With all the controversy about coal export facilities planned for the Northwest, it’s useful to examine some facts about markets in Asia, where the coal would ultimately be sold. While it’s likely that not everyone will agree about the meaning of these data, I do hope that everyone can agree about the facts.
Here’s a look at trends in the two major reference prices for Asian coal imports:Chart created by Sightline Institute using data from the BP Statistical Review of World Energy
In recent years, coal prices have skyrocketed, particularly for “coking” coal. (“Coking” coal is used in steelmaking; “steam” coal is used for generating electricity.) Prices peaked at historic levels in 2008, roughly tripling in just 4 years. Although prices declined in 2009 and again in 2010 they remained at exceptionally high levels relative to the last few decades.
(Price data for 2011 is not yet available; I’ll report on it when it is.)
Coal imports into Asia tell a remarkable story:
All the major Asian economies have exhibited consistent growth in coal imports. Yet China’s growth has been positively astonishing: imports more than quadrupled between 2006 and 2010. Data for 2011 is not yet available, but they will likely show China as Asia’s new leading coal importer.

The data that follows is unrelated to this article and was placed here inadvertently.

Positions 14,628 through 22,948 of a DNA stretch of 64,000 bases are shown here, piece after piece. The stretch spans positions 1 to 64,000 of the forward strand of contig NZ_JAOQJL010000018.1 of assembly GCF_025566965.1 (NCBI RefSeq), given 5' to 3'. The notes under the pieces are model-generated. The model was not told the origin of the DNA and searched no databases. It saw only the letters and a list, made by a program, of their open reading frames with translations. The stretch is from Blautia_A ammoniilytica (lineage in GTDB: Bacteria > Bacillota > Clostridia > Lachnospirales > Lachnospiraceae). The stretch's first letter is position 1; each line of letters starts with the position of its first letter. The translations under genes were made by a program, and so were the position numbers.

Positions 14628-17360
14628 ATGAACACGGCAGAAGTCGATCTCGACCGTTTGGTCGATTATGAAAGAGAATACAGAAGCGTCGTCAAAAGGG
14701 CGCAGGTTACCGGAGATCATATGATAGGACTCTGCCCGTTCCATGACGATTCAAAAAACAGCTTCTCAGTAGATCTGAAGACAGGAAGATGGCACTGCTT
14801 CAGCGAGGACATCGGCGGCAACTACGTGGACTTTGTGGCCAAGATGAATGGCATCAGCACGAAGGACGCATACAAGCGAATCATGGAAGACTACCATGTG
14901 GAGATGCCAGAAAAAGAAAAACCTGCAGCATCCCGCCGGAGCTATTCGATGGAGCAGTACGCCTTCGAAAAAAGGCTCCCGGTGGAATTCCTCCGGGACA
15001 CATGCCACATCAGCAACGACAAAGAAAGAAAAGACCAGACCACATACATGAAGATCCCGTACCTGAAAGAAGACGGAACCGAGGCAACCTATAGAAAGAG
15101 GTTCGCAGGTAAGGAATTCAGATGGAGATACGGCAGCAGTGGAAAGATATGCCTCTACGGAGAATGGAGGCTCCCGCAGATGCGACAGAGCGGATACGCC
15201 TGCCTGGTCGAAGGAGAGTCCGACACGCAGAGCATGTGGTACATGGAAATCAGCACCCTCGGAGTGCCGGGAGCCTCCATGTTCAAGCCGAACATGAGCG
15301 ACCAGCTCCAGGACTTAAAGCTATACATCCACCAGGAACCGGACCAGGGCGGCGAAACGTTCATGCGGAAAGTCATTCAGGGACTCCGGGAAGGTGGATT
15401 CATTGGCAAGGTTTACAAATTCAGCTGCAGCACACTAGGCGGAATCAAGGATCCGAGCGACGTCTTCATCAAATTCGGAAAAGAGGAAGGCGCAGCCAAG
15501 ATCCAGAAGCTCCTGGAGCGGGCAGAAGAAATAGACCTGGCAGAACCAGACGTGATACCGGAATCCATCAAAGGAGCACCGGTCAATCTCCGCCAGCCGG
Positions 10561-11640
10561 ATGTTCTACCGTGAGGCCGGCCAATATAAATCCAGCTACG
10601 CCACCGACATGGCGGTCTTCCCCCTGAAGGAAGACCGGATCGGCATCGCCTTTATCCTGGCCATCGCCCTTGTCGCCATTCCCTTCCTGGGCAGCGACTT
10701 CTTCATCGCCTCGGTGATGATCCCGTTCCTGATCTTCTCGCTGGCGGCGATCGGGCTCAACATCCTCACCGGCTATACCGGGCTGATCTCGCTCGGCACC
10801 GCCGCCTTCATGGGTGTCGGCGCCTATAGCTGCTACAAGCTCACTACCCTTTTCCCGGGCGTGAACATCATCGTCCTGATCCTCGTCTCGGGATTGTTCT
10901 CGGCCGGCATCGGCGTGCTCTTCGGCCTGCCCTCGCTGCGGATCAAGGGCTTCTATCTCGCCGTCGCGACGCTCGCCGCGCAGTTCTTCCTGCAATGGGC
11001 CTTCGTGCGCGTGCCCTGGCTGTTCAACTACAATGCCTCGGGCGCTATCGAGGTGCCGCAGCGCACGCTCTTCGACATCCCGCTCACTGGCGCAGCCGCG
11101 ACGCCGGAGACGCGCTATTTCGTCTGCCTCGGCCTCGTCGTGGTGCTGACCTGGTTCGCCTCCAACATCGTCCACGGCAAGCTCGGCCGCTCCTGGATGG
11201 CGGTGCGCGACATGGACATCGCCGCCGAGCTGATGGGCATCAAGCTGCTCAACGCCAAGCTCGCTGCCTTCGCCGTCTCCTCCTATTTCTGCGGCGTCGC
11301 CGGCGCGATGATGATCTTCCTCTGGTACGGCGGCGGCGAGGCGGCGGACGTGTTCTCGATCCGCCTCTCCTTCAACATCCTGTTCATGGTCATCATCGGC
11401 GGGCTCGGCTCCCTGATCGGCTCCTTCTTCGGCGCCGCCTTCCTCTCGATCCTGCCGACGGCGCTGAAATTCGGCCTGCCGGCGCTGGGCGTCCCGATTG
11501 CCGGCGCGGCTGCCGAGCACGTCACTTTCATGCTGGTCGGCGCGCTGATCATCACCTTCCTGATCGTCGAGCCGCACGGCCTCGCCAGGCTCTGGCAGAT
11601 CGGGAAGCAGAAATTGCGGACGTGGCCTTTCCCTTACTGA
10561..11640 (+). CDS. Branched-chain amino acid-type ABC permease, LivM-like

It’s interesting to contrast import trends to coal consumption trends:
China’s growth in overall coal consumption, while still meteoric, is considerably more moderate than its recent spike in imports. China currently consumes roughly half the world’s total coal diet; it dwarfs all other Asian countries, including India. Coal consumption in Japan, Taiwan, and Indonesia is flat or slightly declining; it’s rising in both India and South Korea.
Now compare coal consumption trends to coal production trends:
China’s trend lines for consumption and production look almost identical because China has met its coal demand with its considerable domestic reserves for almost its entire history. India is both a major producer and consumer of coal. Australia and Indonesia each produce and export far more coal than they consume at home.
Is China’s coal import growth an indication of a radical but fundamental shift in the global coal trade? Or do the trends in China indicate an unsustainable economy with severe risks of volatility?
I’ll aim to provide some additional context and analysis over the coming months. In the meantime, I encourage readers to share evidence and data so that the Northwest can make an informed decision about coal exports.
Thanks to Pam MacRae for research assistance.